Talk to them and see what’s going on.
The first step is pay attention to the signs. Sometimes it’s nothing. Teens are awkward, evolving, scary creatures anyway, right? They’re always finding new ways to “express themselves” and surprise you.
Sometimes it’s just an awkwardly place pimple or a broken heart. Gauging the severity of the issue is your first move, followed by a good old-fashioned talk. Studies continually show that parents who are active in their teenager’s life and openly communicate, setting limits and rules to be followed, foster a healthier, more balanced young person. Talk to them and see what’s going on.
Thankfully there are some incredible teen rehab programs all over the world.
If there is a serious dependency problem, it’s critical that you get your teenager checked into a professional rehabilitation and treatment center to ensure that no lasting damage is done. More importantly, stay actively engaged in the recovery process. Thankfully there are some incredible teen rehab programs all over the world and often include 12-step programs, relapse prevention, cognitive behavioral therapy, and family counseling.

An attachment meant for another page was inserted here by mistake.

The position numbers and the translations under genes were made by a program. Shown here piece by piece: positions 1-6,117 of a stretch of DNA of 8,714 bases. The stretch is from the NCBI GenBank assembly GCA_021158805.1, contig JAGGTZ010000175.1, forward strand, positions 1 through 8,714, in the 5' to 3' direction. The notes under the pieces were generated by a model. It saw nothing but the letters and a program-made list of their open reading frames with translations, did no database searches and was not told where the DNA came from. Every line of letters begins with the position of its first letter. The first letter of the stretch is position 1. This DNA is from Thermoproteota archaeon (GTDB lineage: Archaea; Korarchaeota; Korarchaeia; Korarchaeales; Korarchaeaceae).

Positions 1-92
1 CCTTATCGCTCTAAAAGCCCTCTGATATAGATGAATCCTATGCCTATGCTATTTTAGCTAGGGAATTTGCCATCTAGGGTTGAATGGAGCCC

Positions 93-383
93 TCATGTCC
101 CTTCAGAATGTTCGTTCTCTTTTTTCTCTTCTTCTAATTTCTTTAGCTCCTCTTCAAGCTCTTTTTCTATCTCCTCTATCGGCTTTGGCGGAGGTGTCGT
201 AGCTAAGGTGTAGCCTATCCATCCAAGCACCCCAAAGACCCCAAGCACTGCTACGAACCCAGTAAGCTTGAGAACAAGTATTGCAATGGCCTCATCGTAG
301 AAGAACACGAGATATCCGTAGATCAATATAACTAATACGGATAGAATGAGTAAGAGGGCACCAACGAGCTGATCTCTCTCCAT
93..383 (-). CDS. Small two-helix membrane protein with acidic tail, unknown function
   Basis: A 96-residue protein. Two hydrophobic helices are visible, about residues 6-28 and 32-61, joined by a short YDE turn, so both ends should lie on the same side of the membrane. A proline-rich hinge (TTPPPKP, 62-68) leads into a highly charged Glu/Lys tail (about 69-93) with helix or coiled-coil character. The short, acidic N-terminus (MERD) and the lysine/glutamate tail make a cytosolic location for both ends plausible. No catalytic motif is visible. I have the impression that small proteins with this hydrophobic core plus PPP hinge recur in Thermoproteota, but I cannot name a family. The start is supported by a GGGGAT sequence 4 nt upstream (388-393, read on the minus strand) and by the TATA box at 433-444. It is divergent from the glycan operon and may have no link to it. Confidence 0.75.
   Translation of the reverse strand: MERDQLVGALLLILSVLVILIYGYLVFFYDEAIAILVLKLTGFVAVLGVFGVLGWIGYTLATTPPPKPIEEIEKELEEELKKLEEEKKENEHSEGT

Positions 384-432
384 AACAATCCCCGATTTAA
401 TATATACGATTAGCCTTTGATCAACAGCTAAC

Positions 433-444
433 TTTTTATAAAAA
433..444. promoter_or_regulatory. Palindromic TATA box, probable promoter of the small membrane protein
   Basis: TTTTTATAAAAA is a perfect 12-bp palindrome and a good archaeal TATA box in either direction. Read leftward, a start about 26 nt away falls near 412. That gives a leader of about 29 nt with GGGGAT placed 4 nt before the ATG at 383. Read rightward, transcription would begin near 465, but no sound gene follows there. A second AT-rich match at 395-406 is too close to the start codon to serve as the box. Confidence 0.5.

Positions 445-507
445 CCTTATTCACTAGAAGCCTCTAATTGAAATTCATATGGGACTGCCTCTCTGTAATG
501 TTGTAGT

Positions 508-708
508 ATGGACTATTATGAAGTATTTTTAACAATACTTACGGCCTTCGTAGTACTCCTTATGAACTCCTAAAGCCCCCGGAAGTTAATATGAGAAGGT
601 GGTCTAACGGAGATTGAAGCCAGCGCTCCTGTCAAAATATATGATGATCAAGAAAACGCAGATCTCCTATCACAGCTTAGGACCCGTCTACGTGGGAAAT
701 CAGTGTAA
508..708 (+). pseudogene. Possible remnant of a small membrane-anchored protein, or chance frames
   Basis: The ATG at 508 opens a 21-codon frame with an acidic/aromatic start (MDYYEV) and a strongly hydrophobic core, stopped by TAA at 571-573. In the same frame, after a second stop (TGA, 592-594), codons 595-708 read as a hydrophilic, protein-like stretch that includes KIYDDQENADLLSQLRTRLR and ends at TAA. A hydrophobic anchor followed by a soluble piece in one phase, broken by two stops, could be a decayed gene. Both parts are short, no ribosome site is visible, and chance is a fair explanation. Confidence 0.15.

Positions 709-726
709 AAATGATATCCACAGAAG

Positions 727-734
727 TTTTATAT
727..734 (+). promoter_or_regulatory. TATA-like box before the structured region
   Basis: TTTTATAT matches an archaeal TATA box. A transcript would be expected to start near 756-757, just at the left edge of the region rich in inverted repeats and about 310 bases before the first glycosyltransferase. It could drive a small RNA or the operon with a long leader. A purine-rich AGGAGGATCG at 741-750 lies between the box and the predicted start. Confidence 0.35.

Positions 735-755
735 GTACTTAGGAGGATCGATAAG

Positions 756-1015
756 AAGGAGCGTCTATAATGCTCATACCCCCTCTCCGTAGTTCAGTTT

Open & Honest
In many ways, adolescence is a strange middle ground between childhood and adulthood. Teenagers need the guidance and support of adult role models in order to develop into healthy, productive adults. We all try stupid stuff in our teen years as we stumble along figuring it all out. But drugs can quickly stunt and ruin that developmental process, creating destructive patterns that will haunt them their whole lives. It’s up to parents and caring adults to steer teens away from things they aren’t yet prepared to handle, like drugs and alcohol, and toward more enriching and encouraging activities.
Once your teenager has received the necessary treatment to recover from drug abuse or addiction, it becomes more critical than ever to stay involved in his or her life. Talk frequently and help them understand what they’re growing into and how the world works. They’re always going to rebel but there are healthier ways than others to do so.
They’re always going to rebel but there are healthier ways than others to do so.